A dwindling inventory of homes for sale is pushing home price growth rates to previously unseen levels, according to the latest Mortgage Monitor Report from the Data & Analytics division of Black Knight, Inc. (NYSE:BKI). This is negatively impacting home affordability, the company said.
“Home prices grew at 14.8% on an annual basis in April,” said Black Knight Data & Analytics president, Ben Graboske. “That’s the highest annual home price growth rate we’ve ever seen – and Black Knight’s been tracking the metric for almost 30 years now.”
Black Knight said that single-family homes saw the greatest gains, with prices up 15.6% from last April, also an all-time high, while condo prices are up 10%.
Driving this growth are two key elements: historically low interest rates and – more acutely – the lack of available for-sale inventory, the company said. The total number of active listings was down 60% from the 2017 to 2019 average for April.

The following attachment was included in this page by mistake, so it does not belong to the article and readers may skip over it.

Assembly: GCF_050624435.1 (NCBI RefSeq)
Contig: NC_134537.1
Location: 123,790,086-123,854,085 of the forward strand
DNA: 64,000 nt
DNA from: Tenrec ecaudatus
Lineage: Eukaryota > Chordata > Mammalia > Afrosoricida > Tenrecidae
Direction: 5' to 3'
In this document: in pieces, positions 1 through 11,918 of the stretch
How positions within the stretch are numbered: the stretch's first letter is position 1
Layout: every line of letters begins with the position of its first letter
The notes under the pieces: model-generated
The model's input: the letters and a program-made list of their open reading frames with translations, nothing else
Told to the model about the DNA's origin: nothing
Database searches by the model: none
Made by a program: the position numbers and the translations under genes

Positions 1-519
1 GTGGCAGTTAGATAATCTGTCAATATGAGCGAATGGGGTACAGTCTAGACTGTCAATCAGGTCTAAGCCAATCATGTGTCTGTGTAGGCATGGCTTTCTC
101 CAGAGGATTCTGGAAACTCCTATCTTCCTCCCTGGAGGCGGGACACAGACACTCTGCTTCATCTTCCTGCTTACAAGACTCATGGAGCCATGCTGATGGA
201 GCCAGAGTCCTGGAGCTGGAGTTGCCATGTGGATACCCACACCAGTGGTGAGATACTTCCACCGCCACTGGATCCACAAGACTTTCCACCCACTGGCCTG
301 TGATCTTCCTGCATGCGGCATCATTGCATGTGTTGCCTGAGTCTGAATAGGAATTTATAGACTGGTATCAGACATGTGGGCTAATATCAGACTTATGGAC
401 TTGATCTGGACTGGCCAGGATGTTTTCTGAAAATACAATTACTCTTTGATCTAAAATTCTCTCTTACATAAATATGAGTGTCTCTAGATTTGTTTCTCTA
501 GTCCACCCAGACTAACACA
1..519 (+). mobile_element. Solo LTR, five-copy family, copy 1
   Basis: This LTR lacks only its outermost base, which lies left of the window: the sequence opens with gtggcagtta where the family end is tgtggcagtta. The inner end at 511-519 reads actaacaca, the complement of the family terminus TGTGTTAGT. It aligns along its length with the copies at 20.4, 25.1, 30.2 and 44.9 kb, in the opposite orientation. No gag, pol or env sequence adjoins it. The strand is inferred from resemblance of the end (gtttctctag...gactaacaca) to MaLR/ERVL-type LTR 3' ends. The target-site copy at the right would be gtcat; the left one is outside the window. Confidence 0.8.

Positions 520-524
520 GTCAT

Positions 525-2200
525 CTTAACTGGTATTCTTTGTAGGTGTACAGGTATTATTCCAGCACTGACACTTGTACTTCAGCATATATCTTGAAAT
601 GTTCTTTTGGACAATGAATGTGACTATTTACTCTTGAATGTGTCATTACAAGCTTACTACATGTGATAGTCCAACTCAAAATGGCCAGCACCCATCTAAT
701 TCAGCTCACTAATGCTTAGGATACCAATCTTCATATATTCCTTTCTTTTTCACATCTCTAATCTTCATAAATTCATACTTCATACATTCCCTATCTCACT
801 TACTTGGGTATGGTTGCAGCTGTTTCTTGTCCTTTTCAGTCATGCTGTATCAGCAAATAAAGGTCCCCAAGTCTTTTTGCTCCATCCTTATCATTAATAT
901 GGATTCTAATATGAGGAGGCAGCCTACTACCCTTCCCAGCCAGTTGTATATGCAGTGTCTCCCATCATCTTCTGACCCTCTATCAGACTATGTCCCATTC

“It’s not getting any better, either,” Graboske added. “Data from our Collateral Analytics group showed there was two months’ worth of single-family inventory nationwide in March, the lowest share on record and trending downward. In fact, there were 26% fewer newly listed properties in April as compared to pre-pandemic seasonal levels.”
The share of the median income needed to make the monthly payments on the median-priced home has risen to 20.5%, the company said. While still more affordable than the 25-year average of 23.6%, housing has surpassed its 5-year average of 20.1%.
In recent years, 20.5% has roughly been the tipping point at which appreciation begins to decelerate, but given the severity of inventory shortages, home prices have continued to sharply accelerate even in the face of tightening affordability, Graboske said.